Attending your potential clients’ conferences can be very rewarding: you learn new terminology, get familiar with the industry, meet potential clients, and promote your services. The list goes on! However, conferences can be overwhelming, and putting yourself out there can seem intimidating.

Have you considered attending with a colleague? Do you think attending alone would be a better fit?

Earlier this year, Veronika Dimichelis and Jessica Hartstein teamed up and attended an international conference together, and Veronika attended a local symposium alone just a few weeks later.

We hope this article gives you some food for thought on how you can make the most of attending large, non-translation industry conferences and find new ways of partnering up with colleagues.

Choose the right client conference

We chose to attend the Offshore Technology Conference (OTC) together since we both worked in the oil and gas industry in the past. This is an international oil and gas conference and tradeshow with 2,470 exhibitors and 60,000 attendees from 100+ countries. We had both attended this event in the past through our former employers, so we knew what to expect and excitedly anticipated running into old co-workers.

Of note, many non-technical companies attend and exhibit at events like this; you can find people to talk to even if you’re not working with technical subjects. Think: communication experts, law firms, and even environmental and human trafficking NGOs.

A few weeks later, Veronika attended a local Human Resources symposium with 2,000 attendees and around 100 exhibitors. She is a trained HR professional; it’s one of her areas of specialization and she knows the subject matter. Given her experience in this field, she found it easy to connect with people and start conversations around common challenges and focus areas.

Fly solo or go with a colleague?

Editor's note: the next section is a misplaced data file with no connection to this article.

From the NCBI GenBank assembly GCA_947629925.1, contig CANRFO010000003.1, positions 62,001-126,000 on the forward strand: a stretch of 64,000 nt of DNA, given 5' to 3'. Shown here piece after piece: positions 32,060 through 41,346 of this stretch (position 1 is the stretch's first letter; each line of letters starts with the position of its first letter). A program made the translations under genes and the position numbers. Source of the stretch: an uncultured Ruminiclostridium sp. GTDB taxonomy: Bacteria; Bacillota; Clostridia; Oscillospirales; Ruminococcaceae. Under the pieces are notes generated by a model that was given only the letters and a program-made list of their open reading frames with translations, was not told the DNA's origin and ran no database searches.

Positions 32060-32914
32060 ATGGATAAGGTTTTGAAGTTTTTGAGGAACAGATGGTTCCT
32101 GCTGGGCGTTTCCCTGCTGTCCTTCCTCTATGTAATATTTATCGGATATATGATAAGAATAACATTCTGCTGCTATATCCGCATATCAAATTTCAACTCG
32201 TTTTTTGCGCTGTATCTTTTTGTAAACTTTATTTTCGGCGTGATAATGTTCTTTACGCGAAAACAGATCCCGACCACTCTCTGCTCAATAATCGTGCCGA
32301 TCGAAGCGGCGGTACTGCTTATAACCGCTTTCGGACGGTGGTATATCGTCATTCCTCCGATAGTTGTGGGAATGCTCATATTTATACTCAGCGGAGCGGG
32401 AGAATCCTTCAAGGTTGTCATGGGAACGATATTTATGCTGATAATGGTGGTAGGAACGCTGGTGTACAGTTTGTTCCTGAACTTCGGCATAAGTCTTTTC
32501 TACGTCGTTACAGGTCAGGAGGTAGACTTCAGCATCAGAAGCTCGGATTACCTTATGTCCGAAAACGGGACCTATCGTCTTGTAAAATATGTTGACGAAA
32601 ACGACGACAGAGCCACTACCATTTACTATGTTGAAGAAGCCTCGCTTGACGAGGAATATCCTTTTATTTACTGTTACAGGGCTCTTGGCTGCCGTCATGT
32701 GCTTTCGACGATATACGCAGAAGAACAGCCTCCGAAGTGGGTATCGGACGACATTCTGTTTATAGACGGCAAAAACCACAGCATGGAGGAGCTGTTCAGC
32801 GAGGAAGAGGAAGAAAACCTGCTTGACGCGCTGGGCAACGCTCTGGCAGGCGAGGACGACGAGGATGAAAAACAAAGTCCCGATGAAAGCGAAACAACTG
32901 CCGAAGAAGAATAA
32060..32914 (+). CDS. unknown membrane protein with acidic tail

Jessica initiated the buddy approach with OTC. She approached Veronika because she felt like they had similar communication styles and knew she’d be comfortable talking to prospective clients with Veronika. Keep in mind that while you and your buddy may work for yourselves and offer separate services, you are likely to reflect on each other to prospective clients.

In our case, we have completely disparate language pairs, and this meant we would never feel in competition, but teaming up with someone in your same language pair or with your opposite language pair may be the right fit for you.

The pros of attending with someone else are that you may feel more comfortable striking up conversations, you have a chance to learn from the other’s experience, you can vouch for each other’s professionalism, and it may simply be the crutch that gets you to the event!

The cons, if not managed well, could be that you talk to fewer people, take backstage to your colleague, or are less efficient with your time. Toward the end of our visit, we had to split up because the tradeshow was so large, there was no way to get to every exhibit we wanted to otherwise.

Preparation

Rather than just punching the address into your GPS and winging it, it’s worth the effort to think about what your main objective is in attending the event. You are making a time and financial investment to attend the conference, so be strategic.

For example, is your biggest priority to find potential clients? To improve your understanding of the subject matter? To get inspired and find new ideas for services you can offer or markets you can target? Or is it to catch up with former colleagues or to position yourself as an expert in the field? Once you’ve determined your main goal, look at the events with that goal in mind.